Enterohemorrhagic E. coli (EHEC) has been found in lettuce imported from Bavaria, Der Spiegel reported on Tuesday.
The new finding initially suggested that sprouts might not in fact have been the definitive source of the outbreak, but then the E. coli strain on the lettuce was determined to be unrelated to the outbreak strain.
The German E. coli outbreak that has now claimed 36 lives seems to be abating, but the source of contamination remains unclear.
The virus was earlier traced to bean sprouts grown on a farm in Germany’s Lower Saxony region, some 70 km (40 miles) south of Hamburg.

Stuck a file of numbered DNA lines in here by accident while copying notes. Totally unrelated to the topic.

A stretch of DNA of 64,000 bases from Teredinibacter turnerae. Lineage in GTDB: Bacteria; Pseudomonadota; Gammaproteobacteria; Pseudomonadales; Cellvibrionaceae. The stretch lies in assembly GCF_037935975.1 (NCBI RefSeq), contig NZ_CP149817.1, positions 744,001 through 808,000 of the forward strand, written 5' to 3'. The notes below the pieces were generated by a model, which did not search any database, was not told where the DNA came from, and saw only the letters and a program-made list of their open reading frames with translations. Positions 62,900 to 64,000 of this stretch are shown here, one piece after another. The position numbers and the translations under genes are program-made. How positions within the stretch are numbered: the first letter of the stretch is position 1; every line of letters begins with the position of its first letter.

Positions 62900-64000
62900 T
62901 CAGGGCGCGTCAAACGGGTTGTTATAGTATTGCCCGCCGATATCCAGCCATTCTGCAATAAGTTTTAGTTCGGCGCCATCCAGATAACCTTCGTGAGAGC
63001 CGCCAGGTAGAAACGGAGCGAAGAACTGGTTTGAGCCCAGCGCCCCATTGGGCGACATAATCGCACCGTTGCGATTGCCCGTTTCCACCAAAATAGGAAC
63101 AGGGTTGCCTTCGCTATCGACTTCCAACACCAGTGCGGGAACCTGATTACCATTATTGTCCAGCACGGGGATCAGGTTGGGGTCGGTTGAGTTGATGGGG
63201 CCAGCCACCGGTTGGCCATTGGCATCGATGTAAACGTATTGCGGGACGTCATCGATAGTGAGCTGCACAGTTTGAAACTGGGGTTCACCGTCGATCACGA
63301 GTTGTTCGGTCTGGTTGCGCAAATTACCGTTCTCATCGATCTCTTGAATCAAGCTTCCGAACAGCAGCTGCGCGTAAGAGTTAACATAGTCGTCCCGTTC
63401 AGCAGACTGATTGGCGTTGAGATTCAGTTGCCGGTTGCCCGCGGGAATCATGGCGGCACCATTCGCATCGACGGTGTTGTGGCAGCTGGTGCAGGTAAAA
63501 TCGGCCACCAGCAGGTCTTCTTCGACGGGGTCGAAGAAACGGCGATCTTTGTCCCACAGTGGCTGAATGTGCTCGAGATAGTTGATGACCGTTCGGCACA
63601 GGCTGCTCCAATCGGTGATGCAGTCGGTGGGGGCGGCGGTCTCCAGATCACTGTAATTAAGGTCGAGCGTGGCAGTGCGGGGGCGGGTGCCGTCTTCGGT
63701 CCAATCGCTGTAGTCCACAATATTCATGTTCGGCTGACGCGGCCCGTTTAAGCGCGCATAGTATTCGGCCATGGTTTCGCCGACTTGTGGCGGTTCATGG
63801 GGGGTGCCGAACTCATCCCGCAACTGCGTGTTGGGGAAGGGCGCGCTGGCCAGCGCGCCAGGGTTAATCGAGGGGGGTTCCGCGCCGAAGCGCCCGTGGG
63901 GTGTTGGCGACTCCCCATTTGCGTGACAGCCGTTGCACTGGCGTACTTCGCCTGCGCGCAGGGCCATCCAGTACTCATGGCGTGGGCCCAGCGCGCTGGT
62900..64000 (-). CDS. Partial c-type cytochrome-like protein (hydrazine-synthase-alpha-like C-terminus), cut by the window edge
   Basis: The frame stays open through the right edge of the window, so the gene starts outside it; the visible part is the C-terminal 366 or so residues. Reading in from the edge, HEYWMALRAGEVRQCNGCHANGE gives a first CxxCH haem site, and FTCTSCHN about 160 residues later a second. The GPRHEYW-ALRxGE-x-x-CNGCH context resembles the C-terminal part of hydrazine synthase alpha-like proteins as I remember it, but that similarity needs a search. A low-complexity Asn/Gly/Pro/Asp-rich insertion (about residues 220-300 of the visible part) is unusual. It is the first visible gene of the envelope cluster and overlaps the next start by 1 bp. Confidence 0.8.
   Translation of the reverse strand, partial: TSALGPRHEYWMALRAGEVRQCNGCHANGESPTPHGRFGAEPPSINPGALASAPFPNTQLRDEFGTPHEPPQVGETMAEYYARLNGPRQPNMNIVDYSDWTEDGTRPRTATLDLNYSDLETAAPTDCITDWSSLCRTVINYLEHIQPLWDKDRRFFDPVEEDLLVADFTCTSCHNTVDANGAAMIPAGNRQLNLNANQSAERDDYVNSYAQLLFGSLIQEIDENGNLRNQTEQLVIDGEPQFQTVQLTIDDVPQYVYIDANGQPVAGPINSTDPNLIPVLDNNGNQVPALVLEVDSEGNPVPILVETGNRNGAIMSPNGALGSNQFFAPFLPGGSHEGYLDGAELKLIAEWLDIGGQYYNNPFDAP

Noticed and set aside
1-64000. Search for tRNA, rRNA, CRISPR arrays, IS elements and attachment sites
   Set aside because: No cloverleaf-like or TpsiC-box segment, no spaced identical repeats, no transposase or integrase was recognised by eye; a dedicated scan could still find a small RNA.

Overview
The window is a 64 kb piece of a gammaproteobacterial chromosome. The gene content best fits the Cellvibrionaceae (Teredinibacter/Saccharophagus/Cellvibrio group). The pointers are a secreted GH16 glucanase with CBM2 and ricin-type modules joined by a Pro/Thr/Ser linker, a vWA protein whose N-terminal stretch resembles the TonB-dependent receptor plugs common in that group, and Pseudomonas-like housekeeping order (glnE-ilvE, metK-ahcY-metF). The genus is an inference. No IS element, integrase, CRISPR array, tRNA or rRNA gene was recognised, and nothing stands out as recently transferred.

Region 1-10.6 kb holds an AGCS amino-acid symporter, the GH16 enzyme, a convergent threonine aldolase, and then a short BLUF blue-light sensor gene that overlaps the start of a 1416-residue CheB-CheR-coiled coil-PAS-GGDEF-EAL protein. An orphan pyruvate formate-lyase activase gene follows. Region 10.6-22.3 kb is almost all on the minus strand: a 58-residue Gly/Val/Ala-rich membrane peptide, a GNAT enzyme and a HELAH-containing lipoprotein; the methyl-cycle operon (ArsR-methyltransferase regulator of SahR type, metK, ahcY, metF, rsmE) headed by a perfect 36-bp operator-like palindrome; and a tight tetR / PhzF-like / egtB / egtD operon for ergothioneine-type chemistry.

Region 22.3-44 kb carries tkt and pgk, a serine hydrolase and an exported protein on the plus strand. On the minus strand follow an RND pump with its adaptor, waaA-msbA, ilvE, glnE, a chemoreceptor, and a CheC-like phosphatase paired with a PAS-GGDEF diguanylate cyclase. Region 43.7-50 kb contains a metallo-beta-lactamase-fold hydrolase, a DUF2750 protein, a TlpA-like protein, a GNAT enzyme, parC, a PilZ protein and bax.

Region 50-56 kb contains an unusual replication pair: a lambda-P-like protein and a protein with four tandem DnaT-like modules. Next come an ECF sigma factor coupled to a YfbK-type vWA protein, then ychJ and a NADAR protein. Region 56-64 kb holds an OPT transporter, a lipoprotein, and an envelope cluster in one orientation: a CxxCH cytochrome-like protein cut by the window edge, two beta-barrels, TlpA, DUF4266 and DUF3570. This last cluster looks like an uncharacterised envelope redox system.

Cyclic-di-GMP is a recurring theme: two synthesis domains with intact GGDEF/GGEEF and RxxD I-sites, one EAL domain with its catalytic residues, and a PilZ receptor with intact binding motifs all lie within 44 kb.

On Monday, the Federal Institute for Risk Assessment (BfR) said a family in Lower Saxony became infected with E. coli after eating home-grown sprouts from a seeds kit, suggesting that seeds supplied to several sprout companies may have been contaminated.
Several hundred infected Europeans have developed hemolytic uraemic syndrome (HUS), a severe illness that can lead to kidney disease, coma and death.